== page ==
As interest rates rise, the gains from negative gearing increase.
Despite rising interest rates, the latest figures from the Bureau of Statistics show that Australia’s house prices rebounded in the March quarter of this year. Policy director Greg Jericho writes in his Guardian Australia column that since the beginning of the pandemic property prices around Australia have risen 26% while at the same time average household disposable income has increased just 8%.
This disparity has massive consequences for affordability. Had for example the median property price in Sydney risen in line with household incomes since June 2020, instead of being $1.15m it would be $954,000 – a $196,000 difference.
Underlying the strength of the market even in the face of rising interest rates is the fact that Australia’s tax system is biased towards property investors.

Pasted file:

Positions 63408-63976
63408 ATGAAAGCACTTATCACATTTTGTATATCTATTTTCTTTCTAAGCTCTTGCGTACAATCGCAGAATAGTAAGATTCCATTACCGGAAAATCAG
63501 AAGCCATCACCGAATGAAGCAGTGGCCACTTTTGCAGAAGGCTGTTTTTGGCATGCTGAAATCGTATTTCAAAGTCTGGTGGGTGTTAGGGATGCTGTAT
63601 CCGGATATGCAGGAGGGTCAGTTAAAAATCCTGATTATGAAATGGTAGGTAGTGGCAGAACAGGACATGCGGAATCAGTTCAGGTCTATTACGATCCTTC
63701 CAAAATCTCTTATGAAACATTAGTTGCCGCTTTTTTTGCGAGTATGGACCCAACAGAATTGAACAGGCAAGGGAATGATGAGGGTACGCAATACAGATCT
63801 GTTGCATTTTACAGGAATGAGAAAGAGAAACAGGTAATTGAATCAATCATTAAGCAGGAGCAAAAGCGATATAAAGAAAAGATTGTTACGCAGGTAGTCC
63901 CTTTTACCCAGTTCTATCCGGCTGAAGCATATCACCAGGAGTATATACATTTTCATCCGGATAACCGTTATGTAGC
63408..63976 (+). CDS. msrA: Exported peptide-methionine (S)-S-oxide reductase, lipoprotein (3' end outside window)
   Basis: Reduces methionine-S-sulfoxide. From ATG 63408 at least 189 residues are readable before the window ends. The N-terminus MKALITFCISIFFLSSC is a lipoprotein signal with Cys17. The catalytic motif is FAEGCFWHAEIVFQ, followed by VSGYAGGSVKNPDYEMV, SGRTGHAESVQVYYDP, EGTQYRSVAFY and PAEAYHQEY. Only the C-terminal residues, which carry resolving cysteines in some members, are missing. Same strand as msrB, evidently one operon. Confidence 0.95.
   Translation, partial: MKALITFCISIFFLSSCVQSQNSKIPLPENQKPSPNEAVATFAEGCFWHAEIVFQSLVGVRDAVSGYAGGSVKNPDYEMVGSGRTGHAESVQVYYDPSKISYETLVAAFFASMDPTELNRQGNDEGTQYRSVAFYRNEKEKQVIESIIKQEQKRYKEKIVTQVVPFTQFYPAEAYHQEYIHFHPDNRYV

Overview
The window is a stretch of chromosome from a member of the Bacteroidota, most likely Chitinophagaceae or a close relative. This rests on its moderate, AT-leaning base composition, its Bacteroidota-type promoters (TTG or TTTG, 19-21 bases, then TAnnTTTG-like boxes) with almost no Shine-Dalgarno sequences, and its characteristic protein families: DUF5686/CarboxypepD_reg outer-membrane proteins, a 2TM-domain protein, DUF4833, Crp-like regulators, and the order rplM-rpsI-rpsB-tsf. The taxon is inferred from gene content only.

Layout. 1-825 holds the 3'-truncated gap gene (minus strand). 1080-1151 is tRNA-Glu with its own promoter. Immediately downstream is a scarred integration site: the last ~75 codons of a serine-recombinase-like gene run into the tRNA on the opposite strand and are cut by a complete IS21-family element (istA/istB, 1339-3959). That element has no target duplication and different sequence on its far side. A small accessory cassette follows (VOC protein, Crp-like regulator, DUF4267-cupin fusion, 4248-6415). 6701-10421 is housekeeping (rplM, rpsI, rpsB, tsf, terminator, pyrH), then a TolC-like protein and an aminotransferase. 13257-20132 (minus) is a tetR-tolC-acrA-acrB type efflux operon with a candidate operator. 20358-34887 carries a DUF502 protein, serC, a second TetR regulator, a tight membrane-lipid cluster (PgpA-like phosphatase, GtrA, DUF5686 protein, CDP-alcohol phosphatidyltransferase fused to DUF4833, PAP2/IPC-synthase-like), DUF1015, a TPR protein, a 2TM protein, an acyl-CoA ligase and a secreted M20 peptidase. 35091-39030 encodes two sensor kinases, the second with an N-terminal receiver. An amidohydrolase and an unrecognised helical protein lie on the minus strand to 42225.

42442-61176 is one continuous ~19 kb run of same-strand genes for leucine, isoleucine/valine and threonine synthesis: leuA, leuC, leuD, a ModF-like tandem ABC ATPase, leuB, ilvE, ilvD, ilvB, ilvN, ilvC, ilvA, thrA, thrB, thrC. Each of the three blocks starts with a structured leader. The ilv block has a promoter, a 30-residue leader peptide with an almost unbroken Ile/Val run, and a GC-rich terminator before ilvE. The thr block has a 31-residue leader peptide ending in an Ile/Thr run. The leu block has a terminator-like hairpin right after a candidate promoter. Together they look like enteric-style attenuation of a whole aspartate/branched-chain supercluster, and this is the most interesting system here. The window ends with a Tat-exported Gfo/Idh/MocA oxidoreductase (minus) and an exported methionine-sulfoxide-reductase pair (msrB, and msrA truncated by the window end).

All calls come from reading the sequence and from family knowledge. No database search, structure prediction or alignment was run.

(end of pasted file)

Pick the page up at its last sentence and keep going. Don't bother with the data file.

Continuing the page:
The most recent taxation statistics covering 2020-21 showed for the first time the number of investors recording property net profits was greater than those recording a loss. Such a situation only occurred because of the record low interest rates at the time. We know that the past 12 months will have seen a large spike in the number of people negative gearing their properties and thus not surprisingly housing remains an attractive investment not in spite of rising interest rates, but because of rising interest rates.